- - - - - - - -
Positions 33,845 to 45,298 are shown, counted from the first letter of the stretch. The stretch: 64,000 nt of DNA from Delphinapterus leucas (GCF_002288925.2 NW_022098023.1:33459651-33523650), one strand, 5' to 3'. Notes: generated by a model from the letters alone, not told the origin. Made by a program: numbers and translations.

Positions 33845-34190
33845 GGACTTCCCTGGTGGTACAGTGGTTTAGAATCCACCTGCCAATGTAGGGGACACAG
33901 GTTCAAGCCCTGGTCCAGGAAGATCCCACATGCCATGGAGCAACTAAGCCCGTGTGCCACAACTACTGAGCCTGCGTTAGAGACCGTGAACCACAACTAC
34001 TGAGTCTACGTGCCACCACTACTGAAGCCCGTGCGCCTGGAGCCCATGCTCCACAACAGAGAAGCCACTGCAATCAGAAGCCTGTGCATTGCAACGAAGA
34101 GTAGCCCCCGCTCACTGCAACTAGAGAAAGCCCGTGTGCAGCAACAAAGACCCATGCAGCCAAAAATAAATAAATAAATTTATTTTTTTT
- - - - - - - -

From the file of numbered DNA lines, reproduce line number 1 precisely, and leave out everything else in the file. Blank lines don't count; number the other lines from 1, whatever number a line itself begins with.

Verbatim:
Positions 33,845 to 45,298 are shown, counted from the first letter of the stretch. The stretch: 64,000 nt of DNA from Delphinapterus leucas (GCF_002288925.2 NW_022098023.1:33459651-33523650), one strand, 5' to 3'. Notes: generated by a model from the letters alone, not told the origin. Made by a program: numbers and translations.